I wonder if we are afraid of more pain or if it is simply a feeling of not being able to face what is at the bottom of the pit. The loneliness, the boredom … All the negative thoughts that manifest from them, feeling inadequate, not good enough, isolated, …
How tricky they all are into disguising and wearing make up, manifesting as over confidence or control freakish behavior… But no matter the disguise in which they appear, paradoxically we all have these same deeply rooted feelings of loneliness.
In this, we are also connected, but we fail to see this on a deeper level or even on an intellectual one.
Instead of constantly asking for “input” from outside to further delude ourselves in our own narrative and to appease the insecurities, instead of feeling inadequate or alone, constantly seeking validation and praise, wanting to be *heard*, *understood*, *accepted*, *loved*, we simply need to learn to sit with it and recognize how in itself we are all interconnected.
We need to accept ourselves before we start blackmailing others by saying “I’m like this, so you need to accept me as I am or…”… We wouldn’t need to use this IF, had we we accepted ourselves ti beguin with.
Honestly accepting ourselves is really vital.
I love the definition of mindfulness: non-judgmental self-awareness. Those few words are very self-explanatory, straight to the point.
It is with the practice of Shamatha that we learn to accept ourselves and transcend the limitations and obscurations of what we think is reality.
The reality we perceive is a concoction of our ego, or to be more concrete, our wants and needs. Most of the things we perceive in our own reality are in connection to us and our needs. If it wasn’t the case, we wouldn’t get upset or experience disturbing emotions. A person is a person. They become bad or good only in relation to our needs and expectations, or how they succeed to fulfill them or fail to do so.
Love, or what we call love, is a perfect example. In its pure form love is not connected to me or what I want. Loving a person means wishing them to be happy.
But because my reality is based on “me and my needs”, most times when we experience love its tainted by our expectations … Because we yearn for someone to further indulge us in our major cover up, to play along with the farce for a while. That is not love. That is not happiness. Happiness is a permanent state of being.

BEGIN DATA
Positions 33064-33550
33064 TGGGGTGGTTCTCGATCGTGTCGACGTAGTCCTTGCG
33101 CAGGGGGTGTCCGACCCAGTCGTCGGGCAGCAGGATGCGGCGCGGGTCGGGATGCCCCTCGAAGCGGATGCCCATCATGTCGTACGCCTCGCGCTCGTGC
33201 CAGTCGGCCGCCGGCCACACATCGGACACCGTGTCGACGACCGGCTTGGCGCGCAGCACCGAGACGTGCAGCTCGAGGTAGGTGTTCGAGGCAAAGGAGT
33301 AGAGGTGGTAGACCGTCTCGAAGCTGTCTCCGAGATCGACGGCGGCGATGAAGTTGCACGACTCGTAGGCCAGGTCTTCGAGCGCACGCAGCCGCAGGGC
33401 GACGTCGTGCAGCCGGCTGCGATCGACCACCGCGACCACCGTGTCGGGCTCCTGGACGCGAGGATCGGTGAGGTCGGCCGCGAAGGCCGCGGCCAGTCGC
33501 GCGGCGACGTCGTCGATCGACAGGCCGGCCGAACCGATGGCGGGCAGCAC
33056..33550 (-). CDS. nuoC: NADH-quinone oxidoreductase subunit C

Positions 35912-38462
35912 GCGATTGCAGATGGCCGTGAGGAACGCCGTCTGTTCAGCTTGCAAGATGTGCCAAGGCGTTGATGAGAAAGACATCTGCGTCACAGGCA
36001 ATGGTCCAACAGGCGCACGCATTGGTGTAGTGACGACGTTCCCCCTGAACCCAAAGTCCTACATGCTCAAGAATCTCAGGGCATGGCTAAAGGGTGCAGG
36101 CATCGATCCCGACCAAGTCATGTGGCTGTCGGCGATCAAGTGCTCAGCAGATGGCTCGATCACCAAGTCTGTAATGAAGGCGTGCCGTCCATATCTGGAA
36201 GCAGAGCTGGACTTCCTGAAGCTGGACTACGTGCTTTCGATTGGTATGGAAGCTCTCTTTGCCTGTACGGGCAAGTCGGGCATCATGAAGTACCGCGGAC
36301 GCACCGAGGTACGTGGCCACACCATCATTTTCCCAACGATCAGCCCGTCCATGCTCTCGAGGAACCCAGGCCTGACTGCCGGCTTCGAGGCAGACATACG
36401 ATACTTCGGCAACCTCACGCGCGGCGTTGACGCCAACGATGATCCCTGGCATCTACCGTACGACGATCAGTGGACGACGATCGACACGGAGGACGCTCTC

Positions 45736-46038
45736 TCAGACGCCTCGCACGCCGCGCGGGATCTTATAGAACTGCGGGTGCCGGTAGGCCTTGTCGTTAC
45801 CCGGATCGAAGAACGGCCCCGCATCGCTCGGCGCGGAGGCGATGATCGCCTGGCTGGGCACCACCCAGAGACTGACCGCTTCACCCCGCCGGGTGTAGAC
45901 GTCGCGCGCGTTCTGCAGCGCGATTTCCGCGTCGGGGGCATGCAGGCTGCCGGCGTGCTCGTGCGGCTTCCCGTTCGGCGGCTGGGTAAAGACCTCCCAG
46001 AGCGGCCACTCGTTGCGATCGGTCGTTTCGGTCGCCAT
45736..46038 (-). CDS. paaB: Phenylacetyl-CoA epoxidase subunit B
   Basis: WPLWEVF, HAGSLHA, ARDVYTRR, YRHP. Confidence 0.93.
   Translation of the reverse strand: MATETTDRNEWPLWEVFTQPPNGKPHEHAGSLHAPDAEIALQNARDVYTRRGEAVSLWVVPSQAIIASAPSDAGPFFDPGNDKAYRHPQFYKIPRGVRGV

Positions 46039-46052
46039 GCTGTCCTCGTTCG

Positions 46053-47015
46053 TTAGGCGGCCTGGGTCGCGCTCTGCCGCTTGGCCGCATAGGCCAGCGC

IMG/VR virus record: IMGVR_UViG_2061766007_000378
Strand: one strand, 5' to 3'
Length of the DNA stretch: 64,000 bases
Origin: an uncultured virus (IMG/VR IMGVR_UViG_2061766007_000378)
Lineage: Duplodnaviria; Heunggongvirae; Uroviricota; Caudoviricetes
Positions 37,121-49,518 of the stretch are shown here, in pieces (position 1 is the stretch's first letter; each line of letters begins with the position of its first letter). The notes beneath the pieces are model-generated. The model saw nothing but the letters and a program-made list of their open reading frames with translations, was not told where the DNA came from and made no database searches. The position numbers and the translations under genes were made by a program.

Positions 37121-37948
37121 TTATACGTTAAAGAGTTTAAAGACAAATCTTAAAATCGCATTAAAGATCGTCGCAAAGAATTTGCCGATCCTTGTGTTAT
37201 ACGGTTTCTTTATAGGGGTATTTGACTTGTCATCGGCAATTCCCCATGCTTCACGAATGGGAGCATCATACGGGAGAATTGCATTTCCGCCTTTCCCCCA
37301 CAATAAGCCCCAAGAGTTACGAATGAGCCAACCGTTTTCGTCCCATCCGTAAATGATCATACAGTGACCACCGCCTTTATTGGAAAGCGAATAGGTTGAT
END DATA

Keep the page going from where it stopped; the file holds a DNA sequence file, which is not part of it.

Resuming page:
How can happiness depend on anything outside of ourselves? That would make it by definition impermanent. And everything that is impermanent is bound to cause us suffering, at some point.
So then, happiness (enlightenment) is what is already there. We can’t create it (this would also imply impermanence), it’s already there, covered up with all those layers. We are just wearing 20 t-shirts at a time.
With the practice of meditation, we SLOWLY learn to be with ourselves. Even this is amazing in itself, because it means we don’t hastily act on our emotions or “act out”, causing suffering to others, with our words and actions!
By learning to sit we are already practicing compassion. On ourselves and so, on others.
With time we develop a sharp eye that recognizes the cover ups and faces them. This in itself is a great act of courage.
With the practice of meditation, we learn to be patient with ourselves. Even on the simple levels, when a pain occurs in the body, an itch, we negotiate with it, with kindness and patience. “I will scratch you in 5 mins …”. Then in 5 min the same negotiation takes place and before you know it, you don’t need to scratch the spot, as the sensation has moved elsewhere. Everything changes moment by moment and we learn to observe it in the simplest way. We learn not to be slaves to our bodies anymore. Not to be slaves to our emotions.
We slowly remove layer after layer and we can experience the space that comes with it.
The lack of needing to rush out and numb the pain.
We connect with our own potential for goodness.
Each time we inject our painful spots with acceptance and love, they soften up a little bit, we experience moments of grace and beauty.
This is the remedy for the feeling of loneliness and boredom.
Connecting with our true nature, our potential for good, for love, …
In the end, once we peel off all the layers, we uncover what is already there at each moment, ready to be experienced inside us, the grains for happiness are always with us. The true nature of our mind , unobscured and free of fear, the Buddha nature, is just waiting to be uncovered, it is already there.